Unlike the Pixel 3 XL, we saw very little of the smaller Pixel 3 prior to the launch this year. The Pixel 3 XL has taken the lions share of interest from Android fans thanks to the leaks, and of course that large notch in the display. The Pixel 3 offers Android fans another option, with a more traditional phone design in a more compact body.
As Scott pointed out in his Pixel 3 XL first impressions, the launch event was mostly focused on the camera features for the Pixel 3, though with Google announcing Android Pie well ahead of the Made by Google event, the day was all about the hardware.
If you’re deadset against the notch on the Pixel 3 XL, then the Pixel 3 is surely on your radar. I’ve been using the Pixel 3 for the better part of a week – obviously not long enough for a full review, but we have impressions.
To start with, I tend to prefer larger phones like the Pixel 3 XL thanks to the larger screen real estate, so checking out the Pixel 3 this year was a nice departure from the norm for me. Google has done some minor magic with the Pixel 3, packing in screen that’s half an inch larger (5″ on Pixel 2 vs 5.5″ on Pixel 3) into a body that’s essentially the same size as the Pixel 2. The screen is POLED vs AMOLED, so it’s flexible though it’s encased in a metal frame with Gorilla Glass 5 over the top, and it’s better quality as well, with support for HDR.
The Pixel 2 XL had some issues with blue shift, but the Pixel 2 wasn’t affected, and neither is the Pixel 3. It’s a bright, well lit display and there’s options to tune the colours to Natural (basically SRGB), Boosted (sort of Samsung AMOLED style) and Adaptive which lets Google take the reigns in the colour department and it’s on this setting I landed.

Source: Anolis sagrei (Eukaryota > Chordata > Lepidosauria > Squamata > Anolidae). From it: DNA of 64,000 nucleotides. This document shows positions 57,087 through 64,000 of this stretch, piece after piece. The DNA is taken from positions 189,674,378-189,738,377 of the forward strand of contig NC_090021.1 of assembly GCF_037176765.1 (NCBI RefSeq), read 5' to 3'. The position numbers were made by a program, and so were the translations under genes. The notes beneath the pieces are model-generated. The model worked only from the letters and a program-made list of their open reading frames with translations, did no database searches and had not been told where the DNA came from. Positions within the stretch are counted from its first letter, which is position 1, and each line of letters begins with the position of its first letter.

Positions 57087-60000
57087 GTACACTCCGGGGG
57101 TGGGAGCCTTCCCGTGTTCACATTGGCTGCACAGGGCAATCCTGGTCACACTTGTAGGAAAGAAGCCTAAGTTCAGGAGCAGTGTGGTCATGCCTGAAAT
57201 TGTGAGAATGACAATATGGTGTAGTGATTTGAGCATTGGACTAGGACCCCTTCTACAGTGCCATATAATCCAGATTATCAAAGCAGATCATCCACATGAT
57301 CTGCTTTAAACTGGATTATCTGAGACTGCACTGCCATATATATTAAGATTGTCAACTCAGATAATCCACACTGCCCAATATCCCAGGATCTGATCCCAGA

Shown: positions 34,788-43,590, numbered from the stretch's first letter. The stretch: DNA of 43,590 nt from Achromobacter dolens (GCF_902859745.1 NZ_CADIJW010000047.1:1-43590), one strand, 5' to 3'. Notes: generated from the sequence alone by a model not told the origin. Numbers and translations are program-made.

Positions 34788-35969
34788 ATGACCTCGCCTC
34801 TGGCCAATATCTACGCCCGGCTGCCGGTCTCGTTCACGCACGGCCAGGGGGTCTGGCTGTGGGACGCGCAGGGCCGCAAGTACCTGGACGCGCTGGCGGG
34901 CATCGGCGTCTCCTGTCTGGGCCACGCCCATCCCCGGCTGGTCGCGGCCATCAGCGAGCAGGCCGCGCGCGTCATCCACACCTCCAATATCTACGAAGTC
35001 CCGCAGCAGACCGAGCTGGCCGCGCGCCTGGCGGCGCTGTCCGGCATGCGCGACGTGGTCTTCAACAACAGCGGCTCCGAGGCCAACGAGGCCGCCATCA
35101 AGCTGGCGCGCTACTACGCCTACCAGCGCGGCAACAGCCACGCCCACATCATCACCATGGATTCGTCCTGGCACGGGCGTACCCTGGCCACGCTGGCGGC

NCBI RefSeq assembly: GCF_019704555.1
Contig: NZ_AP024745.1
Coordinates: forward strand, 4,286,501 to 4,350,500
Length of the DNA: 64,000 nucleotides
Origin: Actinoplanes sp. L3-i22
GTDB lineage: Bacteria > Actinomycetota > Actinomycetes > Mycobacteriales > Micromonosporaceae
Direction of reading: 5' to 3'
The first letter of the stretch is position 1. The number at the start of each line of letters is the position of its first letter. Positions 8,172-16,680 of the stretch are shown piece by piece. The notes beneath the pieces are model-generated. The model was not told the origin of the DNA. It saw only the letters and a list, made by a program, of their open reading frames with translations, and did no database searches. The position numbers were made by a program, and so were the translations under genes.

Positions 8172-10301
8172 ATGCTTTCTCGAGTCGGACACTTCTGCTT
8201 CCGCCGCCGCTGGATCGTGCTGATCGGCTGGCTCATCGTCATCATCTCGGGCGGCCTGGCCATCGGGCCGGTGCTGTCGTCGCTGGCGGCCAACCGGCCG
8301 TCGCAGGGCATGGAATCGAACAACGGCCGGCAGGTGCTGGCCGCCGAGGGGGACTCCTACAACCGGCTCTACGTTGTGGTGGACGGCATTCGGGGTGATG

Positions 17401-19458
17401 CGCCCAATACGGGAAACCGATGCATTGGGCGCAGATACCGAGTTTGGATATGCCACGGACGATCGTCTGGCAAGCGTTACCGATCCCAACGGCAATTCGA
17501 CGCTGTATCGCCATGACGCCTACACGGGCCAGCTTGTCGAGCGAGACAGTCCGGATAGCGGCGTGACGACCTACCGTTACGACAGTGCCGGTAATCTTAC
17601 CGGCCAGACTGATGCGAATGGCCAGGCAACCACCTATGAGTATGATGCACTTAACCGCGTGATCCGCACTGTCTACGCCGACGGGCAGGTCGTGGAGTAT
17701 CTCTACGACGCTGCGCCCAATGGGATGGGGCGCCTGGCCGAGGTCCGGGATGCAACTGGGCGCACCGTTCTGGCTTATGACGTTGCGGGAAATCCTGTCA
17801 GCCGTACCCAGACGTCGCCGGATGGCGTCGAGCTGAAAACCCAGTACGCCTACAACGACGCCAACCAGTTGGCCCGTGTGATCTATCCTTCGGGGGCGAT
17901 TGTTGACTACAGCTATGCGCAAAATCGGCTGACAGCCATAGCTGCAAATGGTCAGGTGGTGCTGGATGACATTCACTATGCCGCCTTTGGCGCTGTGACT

Unlike the Pixel 3 which includes a notch to incorporate the dual 8MP cameras on the front, the Pixel 3 simply has a forehead as most phones (pre-2018) used to. There’s a standard sensor and an ultra-wide sensor that can capture a 97° Field of View which they’re claiming is up to 184% more area of the scene than iPhone XS. There’s a single rear camera sensor on the rear of the phone, it’s likely the same 12.2MP 1/2.55″ sensor as last year (we’ll wait for the iFixit teardown to confirm) which has an f/1.8 aperture and captures 1.4µm for low-light images and of course it has Optical Image Stabilisation (OIS).
The area above the screen also includes a front-facing speaker which Google is also saying is 40% louder than last years model…and they’re right. It’s not only louder, the clarity of sound is improved as well, and the only downfall to this is more of ‘those people’ you share a train or bus to work with will feel inclined to ‘share’ their music. For me though, they’re great to play a video or something to a group of people if you need to.
The design of the phone is little more refined, Google has a new process for treating glass so that the entire rear panel is now one piece of glass with the bottom part frosted with a matte finish to allow for better grip and with the bonus that it’s not a fingerprint magnet. The matte finish doesn’t extend around the sides of the phone, which is a bit of a disappointment but leaves room for improvement in design on the Pixel 4 next year. There’s been some talk about scratching on the Pixel 3 glass, but I can’t say there’s any issues here.